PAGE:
One of my silkies pretty much flies directly at any insect that she sees. Her favorites are crickets and dragonflies, but I’ve seen her take down spiders and praying mantis too.
These types of insects are almost all protein and don’t contain anything harmful for chickens to eat.
But, I know there are some insects that are known to carry parasites or produce special chemicals so that other insects, birds, and other predators learn not to eat them.
So, what about slugs, are they OK for chickens to eat?
Well, here we go through whether chickens eat slugs, if they are safe for chickens to eat, and how chicken owners can keep them away without harming their chickens!
Do Chickens Eat Slugs?
It’s inevitable that free-ranging chickens will scour your yard, and devour anything that comes into their path.
Although most bugs they come across are considered healthy as they are almost all protein, such as spiders, crickets, worms, etc. Chickens even eat termites and mosquitoes from time to time, so they aren’t picky!
So, as you might have guessed, chickens do eat slugs too.
There’s really no stopping it, and chickens just see a little juicy insect, ripe for the picking.
If you own a vegetable or herb garden then the extra benefit of letting your chickens eat slugs is pest control!
But, although the presence of their natural predator, a big scary chicken, certainly limits their numbers considerably, is it really OK for chickens to eat slugs?
Is It Safe For Chickens To Eat Slugs?
Chickens are open-minded creatures when it comes to culinary experiences. They rarely say no to any edible material. They even nibble on the non-edible stuff like dirt or stones.
So, the question isn’t will chickens eat slugs, it’s is it safe for chickens to eat slugs?
Well, there are really only three safety concerns to be aware of with chickens eating slugs. Albeit, they are very rare and so you shouldn’t generally be worried if your chicken has eaten the odd slug.
Slugs Can Carry Parasites
Slugs don’t normally practice the highest levels of personal hygiene, and they do have a sticky side. This is naturally an open invitation for a wide host of parasites to cling to them.
One of the more serious parasites is Cyathostoma bronchialis, also known as the Gapeworm. If it manages to reach a chicken’s respiratory system, it could be life-threatening.
But, this isn’t the only parasite a slug can carry. They can carry Angiostrongylus or Rat Lungworm to name a few.
This is the leading reason why you should at least try to stop your chickens from eating slugs where possible, as it is a known risk.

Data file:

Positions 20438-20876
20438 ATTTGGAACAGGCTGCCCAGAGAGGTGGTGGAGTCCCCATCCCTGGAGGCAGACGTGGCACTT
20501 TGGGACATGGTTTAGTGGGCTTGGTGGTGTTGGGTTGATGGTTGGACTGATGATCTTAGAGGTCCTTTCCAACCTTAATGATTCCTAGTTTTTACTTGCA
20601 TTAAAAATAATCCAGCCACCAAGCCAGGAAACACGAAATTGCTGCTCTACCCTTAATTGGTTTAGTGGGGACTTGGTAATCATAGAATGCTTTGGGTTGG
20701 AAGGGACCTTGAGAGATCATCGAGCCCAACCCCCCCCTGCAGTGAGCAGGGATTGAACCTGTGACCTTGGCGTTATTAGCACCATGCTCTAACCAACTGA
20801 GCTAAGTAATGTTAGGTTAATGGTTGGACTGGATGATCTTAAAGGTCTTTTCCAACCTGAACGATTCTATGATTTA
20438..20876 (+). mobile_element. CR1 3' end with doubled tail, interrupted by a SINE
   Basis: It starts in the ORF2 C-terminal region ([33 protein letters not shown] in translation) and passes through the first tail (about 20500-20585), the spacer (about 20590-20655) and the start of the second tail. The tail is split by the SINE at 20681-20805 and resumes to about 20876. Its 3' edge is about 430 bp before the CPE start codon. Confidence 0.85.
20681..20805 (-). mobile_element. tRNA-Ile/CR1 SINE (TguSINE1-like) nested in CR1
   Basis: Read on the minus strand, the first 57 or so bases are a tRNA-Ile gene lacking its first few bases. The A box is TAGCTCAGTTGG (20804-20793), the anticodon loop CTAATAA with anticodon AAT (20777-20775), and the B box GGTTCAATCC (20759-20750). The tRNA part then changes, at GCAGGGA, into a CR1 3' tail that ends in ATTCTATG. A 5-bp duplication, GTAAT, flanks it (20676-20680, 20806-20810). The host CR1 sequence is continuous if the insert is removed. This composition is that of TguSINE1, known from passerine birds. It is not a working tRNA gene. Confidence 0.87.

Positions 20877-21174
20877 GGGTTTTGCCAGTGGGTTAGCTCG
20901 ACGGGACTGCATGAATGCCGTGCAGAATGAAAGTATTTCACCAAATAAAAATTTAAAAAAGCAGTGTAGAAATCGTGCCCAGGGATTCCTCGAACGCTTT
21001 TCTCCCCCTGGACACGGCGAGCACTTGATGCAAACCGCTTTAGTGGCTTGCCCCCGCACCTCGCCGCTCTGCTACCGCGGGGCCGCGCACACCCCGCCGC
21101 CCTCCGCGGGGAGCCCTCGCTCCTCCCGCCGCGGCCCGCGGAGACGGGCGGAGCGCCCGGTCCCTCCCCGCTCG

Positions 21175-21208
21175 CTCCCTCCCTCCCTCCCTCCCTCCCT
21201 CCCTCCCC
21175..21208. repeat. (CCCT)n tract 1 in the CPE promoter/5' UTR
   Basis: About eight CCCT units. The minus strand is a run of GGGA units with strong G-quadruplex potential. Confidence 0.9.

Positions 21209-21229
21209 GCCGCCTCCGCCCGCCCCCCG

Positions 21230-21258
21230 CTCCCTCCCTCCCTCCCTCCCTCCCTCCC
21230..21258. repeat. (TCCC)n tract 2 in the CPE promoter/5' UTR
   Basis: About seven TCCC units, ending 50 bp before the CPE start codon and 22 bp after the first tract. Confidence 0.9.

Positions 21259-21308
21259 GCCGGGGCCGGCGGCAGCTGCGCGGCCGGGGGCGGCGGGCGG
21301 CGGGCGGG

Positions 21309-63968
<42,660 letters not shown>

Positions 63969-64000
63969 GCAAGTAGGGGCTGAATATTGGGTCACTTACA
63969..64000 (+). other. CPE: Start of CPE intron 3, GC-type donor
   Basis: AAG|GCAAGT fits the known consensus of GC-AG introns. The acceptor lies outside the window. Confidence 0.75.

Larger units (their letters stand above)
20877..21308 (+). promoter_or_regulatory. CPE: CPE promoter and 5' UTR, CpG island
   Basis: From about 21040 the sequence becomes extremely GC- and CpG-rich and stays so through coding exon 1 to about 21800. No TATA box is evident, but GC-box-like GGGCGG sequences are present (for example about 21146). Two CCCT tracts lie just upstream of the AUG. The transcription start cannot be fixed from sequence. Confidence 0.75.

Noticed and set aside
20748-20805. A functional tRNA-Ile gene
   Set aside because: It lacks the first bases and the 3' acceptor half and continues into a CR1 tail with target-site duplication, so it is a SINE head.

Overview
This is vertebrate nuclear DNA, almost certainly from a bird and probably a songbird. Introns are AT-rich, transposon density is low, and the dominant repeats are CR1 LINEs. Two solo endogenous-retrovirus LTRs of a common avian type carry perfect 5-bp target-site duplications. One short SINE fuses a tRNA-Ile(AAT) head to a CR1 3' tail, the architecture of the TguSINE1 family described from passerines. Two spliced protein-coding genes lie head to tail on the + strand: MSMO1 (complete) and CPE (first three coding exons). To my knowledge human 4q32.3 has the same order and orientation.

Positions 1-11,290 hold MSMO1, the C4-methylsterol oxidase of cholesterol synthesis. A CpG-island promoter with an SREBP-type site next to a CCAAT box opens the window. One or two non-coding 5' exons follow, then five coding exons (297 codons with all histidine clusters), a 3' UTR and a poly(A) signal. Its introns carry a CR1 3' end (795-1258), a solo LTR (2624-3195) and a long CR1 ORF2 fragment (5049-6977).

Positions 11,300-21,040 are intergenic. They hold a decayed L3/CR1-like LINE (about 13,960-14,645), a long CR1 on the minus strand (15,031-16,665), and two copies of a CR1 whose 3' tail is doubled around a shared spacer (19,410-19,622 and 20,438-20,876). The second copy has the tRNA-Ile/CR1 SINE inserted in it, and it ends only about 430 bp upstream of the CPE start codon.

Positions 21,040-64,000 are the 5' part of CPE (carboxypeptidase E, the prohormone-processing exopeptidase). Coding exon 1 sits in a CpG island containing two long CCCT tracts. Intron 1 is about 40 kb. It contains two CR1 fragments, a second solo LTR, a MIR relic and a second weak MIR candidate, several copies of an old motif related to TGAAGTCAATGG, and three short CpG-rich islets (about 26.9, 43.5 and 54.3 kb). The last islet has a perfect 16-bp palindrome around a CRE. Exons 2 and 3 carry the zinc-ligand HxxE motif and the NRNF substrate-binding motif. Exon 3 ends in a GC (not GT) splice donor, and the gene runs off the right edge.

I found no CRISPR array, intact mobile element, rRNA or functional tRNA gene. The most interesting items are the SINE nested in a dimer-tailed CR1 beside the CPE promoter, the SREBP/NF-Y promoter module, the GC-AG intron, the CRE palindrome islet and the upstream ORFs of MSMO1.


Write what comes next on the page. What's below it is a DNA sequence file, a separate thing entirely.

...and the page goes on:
Slugs Can Be Contaminated With Pesticides
Slugs aren’t welcome visitors in anyone’s garden. They have voracious appetites and multiply quickly. Thus they cause serious damage to plants. Super annoying when you are trying to grow some delicious leafy greens.
Most people spray their gardens with pesticides to get rid of slugs and other harmful bugs. If chickens get hold of these contaminated slugs, they’d become quite sick, or worse!
Even if you don’t spray your plants with pesticides yourself, you don’t know where these slimy slugs have been. So, it’s just another reason why you should try to keep them away from your flock, even if your chickens consider them a delectable treat!
Slugs Can Be Too Big
Typically, chickens are careful around food that they can’t swallow safely.
However, big slugs might look plump and delish, which often tempts chickens to gobble them up. This could be problematic, as the chickens could choke on the bulky slugs.
To be quite frank, though, chickens eat much larger things than slugs sometimes, from mice to lizards, to even eating small snakes!
Nonetheless, slugs can grow quite large too, so can still pose a risk to your chickens trying to eat them!
Chicken Owners Dealing With Slugs In The Backyard
So, although it’s hard to stop chickens from doing what they do best: foraging, scavenging, and eating, it’s worth taking some preventative measures against slugs if you own chickens.
Although pesticides will generally keep the slugs away and kill them off, if your chicken ends up eating an infected slug then they too can get sick.
But, you can’t simply let your chickens continuously feed on slugs, as they are known to carry parasites, so it’s simply not worth the risk.
Because of this, the best action you can take against a slug infestation is setting traps. You can find these at any local farming or department store. Simply fill the traps with something sweet, like beer, yeast, or other slug baits.
This works a charm, and will put a stop to the slugs without harming your chickens!
So, the simple answer is yes chickens do eat slugs. You simply can’t stop them. If slugs are around then your chickens will find and eat them.
But, unlike most other insects, slugs are one of the ones that you want to avoid your chickens eating where possible.
This is because they can carry parasites and pesticides that can be very harmful to your chickens.
Because the risk is fairly low, the odd slug will be completely OK. But, you should still take some preventive measures to stop your chickens from eating too many.
The best tactic if you’re dealing with a slug infestation is to set some bait traps, using beer, yeast, or other slug baits!